Does your dog suffer from food aggression? Failure to to correct the behavior can lead to a deadly or dangerous situation. Sure, your dog may be gentle and well mannered most of the time, but as soon as food enters the picture, they turn into a wild animal with no sympathy for the “thieves” trying to take their treasure. As a dog owner, you should be able to touch your dog’s food and hang out near their bowl without receiving any stares or growls. If you catch your dog sneaking off with their treat in their mouth and their tail and ears hanging low, you may have a food aggression problem.
So, let’s take a look at why dogs develop food aggression in the first place.
Your Alpha Dog Role Has Been Revoked. Many times a dog will begin developing food aggression simply because they believe they are the alpha dog. When wild dogs and wolves roam in packs in their natural environment, the alpha is the one who gets first pick during meal time. Other pack members get their share only after the alpha has finished. If your pup doesn’t see you as the alpha dog, they will only see you as a thief that is trying to steal their food from them.
Tips to Correct the Problem:
Any kind of aggressive behavior exhibited by your dog should be corrected immediately. While it’s always a good idea to keep any toddlers away from the dog while they’re eating, you should never have to fear your dog, whether they’re eating, playing or gnawing on a bone. If your dog is very aggressive, it’s probably best to get in touch with a local trainer that can work closely with you. Otherwise, here are some tips on how you can reverse the behavior:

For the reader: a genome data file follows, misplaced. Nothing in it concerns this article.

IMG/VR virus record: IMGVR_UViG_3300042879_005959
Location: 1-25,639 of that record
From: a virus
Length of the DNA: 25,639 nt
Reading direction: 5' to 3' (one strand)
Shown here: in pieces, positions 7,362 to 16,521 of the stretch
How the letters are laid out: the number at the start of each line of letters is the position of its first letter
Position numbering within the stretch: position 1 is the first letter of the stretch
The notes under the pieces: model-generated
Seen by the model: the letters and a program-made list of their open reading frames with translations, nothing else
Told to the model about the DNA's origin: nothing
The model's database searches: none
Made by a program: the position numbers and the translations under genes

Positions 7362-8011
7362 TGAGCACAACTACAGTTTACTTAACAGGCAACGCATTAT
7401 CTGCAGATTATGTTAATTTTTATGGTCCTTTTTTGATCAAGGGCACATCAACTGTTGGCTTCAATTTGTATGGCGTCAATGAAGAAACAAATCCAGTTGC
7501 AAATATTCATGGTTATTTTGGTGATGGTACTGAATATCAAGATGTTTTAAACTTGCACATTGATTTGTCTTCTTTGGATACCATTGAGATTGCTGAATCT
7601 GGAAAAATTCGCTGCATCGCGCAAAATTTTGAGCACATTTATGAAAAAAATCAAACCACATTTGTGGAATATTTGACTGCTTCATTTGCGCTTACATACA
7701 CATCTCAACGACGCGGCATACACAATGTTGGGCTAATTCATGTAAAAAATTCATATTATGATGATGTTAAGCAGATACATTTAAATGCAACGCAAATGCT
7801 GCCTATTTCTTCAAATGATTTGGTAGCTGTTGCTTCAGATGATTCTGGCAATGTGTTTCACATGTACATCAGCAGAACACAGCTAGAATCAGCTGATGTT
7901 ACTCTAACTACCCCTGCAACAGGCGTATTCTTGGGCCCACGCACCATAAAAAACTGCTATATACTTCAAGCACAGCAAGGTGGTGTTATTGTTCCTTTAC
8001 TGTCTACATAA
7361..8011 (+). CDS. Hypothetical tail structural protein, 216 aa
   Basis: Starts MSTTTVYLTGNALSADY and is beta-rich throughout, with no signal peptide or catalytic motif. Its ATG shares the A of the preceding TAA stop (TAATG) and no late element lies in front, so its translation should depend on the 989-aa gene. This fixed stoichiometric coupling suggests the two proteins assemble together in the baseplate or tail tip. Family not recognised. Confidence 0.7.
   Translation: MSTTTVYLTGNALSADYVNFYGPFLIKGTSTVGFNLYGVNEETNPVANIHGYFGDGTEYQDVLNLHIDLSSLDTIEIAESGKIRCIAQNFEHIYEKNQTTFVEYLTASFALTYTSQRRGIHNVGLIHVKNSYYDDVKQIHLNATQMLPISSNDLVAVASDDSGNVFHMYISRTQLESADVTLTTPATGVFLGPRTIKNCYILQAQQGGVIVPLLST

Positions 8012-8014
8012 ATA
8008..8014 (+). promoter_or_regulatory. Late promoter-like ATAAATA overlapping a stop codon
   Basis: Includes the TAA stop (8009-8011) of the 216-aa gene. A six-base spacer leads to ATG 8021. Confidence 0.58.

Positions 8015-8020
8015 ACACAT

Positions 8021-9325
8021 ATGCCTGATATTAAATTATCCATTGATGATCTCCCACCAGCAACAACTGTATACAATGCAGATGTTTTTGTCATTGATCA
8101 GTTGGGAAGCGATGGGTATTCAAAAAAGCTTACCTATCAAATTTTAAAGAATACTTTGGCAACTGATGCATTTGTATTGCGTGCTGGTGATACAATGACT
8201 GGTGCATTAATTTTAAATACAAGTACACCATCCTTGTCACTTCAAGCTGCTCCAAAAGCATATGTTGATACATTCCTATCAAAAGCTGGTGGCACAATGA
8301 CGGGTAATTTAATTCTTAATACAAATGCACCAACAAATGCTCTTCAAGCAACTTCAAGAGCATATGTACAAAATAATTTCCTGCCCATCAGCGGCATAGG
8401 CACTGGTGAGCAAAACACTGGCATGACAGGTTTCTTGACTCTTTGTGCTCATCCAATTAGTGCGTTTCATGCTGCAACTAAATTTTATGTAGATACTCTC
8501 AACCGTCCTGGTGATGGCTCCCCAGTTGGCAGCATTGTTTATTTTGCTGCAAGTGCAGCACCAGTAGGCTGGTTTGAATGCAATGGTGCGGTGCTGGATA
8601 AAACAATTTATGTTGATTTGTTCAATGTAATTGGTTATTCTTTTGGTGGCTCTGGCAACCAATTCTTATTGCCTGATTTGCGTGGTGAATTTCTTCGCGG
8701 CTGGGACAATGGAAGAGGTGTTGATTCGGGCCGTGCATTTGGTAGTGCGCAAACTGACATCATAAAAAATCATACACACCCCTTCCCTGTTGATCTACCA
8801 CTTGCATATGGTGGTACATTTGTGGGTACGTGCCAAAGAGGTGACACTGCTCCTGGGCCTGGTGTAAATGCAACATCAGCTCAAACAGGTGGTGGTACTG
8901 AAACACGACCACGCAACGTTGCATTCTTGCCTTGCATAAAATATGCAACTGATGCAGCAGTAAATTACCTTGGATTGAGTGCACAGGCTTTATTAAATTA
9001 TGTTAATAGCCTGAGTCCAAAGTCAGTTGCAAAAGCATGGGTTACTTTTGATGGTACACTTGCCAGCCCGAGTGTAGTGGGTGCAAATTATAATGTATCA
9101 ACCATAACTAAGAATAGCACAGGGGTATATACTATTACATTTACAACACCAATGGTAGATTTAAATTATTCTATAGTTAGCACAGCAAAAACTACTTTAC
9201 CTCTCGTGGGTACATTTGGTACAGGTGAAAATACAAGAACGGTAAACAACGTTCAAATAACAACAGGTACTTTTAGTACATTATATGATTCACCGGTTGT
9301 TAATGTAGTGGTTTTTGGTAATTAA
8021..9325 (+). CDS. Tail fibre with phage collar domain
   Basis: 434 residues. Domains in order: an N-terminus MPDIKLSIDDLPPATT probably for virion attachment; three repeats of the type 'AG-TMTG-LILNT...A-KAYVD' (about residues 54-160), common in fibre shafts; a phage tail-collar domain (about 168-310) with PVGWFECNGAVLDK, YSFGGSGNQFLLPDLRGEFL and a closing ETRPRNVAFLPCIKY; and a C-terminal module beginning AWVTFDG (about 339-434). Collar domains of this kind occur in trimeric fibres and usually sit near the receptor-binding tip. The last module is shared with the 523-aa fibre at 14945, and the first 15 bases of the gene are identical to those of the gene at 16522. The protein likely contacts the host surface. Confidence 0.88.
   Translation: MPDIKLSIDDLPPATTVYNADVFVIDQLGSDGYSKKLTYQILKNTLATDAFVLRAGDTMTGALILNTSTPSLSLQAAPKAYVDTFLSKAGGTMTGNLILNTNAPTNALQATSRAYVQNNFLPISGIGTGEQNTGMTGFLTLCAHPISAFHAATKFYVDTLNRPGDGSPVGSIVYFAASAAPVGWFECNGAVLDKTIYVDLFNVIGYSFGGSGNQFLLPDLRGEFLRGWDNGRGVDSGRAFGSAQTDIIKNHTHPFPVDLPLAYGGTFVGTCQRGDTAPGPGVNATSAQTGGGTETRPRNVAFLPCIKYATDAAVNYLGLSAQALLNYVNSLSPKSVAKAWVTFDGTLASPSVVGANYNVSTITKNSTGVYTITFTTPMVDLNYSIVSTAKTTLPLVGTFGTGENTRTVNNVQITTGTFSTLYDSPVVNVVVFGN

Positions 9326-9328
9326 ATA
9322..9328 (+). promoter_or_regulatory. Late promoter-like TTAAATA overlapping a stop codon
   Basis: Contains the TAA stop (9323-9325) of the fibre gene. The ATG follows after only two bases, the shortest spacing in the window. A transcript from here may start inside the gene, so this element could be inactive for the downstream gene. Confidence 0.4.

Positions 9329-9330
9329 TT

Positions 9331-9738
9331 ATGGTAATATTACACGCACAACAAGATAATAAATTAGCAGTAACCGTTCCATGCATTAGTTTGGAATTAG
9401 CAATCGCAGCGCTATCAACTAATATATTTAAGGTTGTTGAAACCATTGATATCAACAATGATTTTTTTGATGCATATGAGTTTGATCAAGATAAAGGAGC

Establish a feeding time and stick with it. Choose a time of day that is quiet to allow the dog to eat in a peaceful, calm environment. Trying to feed the dog while the kids are rushing off to school will only create stress and put Fido on edge. If they can relax, and eat in peace, they will be less inclined to be aggressive.
Start out by leaving an empty bowl on the floor right before feeding time. Any food that touches that bowl should be put there by you and your dog needs to see you putting it there. This will help ensure that your dog understands that you are the one that provides the food. Start placing small handfuls of food into the bowl. Don’t add any more handfuls until the previous one has been eaten. After awhile, your dog will be more than happy to have you near their food bowl.
After your dog is okay with you handling their food and being near their bowl, you can then begin giving them a full bowl of food. Make sure that you only give your dog the full bowl after you’ve given them a sit or stay command. The food should remain untouched until you give the command for them to eat. Telling them, “Okay,” should suffice.
To help reinforce your authority, try calling your dog over while they are eating from time to time. Don’t forget to treat them each time they follow through with the command.
Remember, it takes time to change a dog’s behavior. Give each step two weeks before moving on the next. Some dogs may need more time, so don’t rush the process. Be patient and diligent! If things get out of hand, or you have difficulty resolving the situation, contact a certified dog trainer for help.
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